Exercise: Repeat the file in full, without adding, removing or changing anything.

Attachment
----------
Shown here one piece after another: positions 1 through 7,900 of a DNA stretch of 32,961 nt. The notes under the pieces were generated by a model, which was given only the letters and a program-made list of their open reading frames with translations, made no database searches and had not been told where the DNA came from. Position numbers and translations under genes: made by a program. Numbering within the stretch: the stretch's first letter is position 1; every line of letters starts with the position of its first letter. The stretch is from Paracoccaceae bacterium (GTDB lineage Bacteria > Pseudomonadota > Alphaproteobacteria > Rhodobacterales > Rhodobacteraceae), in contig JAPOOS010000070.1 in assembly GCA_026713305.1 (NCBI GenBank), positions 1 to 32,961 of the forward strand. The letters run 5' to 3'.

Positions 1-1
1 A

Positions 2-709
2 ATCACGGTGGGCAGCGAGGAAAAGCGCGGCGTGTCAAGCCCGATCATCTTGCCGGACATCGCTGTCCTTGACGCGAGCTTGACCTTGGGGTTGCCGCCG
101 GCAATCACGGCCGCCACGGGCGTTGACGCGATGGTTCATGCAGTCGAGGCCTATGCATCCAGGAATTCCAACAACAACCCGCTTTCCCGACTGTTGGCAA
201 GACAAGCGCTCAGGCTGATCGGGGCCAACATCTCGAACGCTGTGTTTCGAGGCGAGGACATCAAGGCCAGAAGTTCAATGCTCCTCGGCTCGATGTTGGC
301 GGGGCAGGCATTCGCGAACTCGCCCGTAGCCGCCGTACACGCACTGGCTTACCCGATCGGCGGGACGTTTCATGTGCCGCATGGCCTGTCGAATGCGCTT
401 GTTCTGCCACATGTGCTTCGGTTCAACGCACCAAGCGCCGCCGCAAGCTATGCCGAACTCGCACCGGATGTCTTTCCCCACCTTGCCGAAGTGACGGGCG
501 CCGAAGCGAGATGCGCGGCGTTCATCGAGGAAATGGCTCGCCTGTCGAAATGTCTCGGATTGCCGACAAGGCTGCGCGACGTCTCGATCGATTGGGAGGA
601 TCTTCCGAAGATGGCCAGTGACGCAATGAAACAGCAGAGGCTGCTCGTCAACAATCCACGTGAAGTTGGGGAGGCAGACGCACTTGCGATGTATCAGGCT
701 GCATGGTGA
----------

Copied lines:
Shown here one piece after another: positions 1 through 7,900 of a DNA stretch of 32,961 nt. The notes under the pieces were generated by a model, which was given only the letters and a program-made list of their open reading frames with translations, made no database searches and had not been told where the DNA came from. Position numbers and translations under genes: made by a program. Numbering within the stretch: the stretch's first letter is position 1; every line of letters starts with the position of its first letter. The stretch is from Paracoccaceae bacterium (GTDB lineage Bacteria > Pseudomonadota > Alphaproteobacteria > Rhodobacterales > Rhodobacteraceae), in contig JAPOOS010000070.1 in assembly GCA_026713305.1 (NCBI GenBank), positions 1 to 32,961 of the forward strand. The letters run 5' to 3'.

Positions 1-1
1 A

Positions 2-709
2 ATCACGGTGGGCAGCGAGGAAAAGCGCGGCGTGTCAAGCCCGATCATCTTGCCGGACATCGCTGTCCTTGACGCGAGCTTGACCTTGGGGTTGCCGCCG
101 GCAATCACGGCCGCCACGGGCGTTGACGCGATGGTTCATGCAGTCGAGGCCTATGCATCCAGGAATTCCAACAACAACCCGCTTTCCCGACTGTTGGCAA
201 GACAAGCGCTCAGGCTGATCGGGGCCAACATCTCGAACGCTGTGTTTCGAGGCGAGGACATCAAGGCCAGAAGTTCAATGCTCCTCGGCTCGATGTTGGC
301 GGGGCAGGCATTCGCGAACTCGCCCGTAGCCGCCGTACACGCACTGGCTTACCCGATCGGCGGGACGTTTCATGTGCCGCATGGCCTGTCGAATGCGCTT
401 GTTCTGCCACATGTGCTTCGGTTCAACGCACCAAGCGCCGCCGCAAGCTATGCCGAACTCGCACCGGATGTCTTTCCCCACCTTGCCGAAGTGACGGGCG
501 CCGAAGCGAGATGCGCGGCGTTCATCGAGGAAATGGCTCGCCTGTCGAAATGTCTCGGATTGCCGACAAGGCTGCGCGACGTCTCGATCGATTGGGAGGA
601 TCTTCCGAAGATGGCCAGTGACGCAATGAAACAGCAGAGGCTGCTCGTCAACAATCCACGTGAAGTTGGGGAGGCAGACGCACTTGCGATGTATCAGGCT
701 GCATGGTGA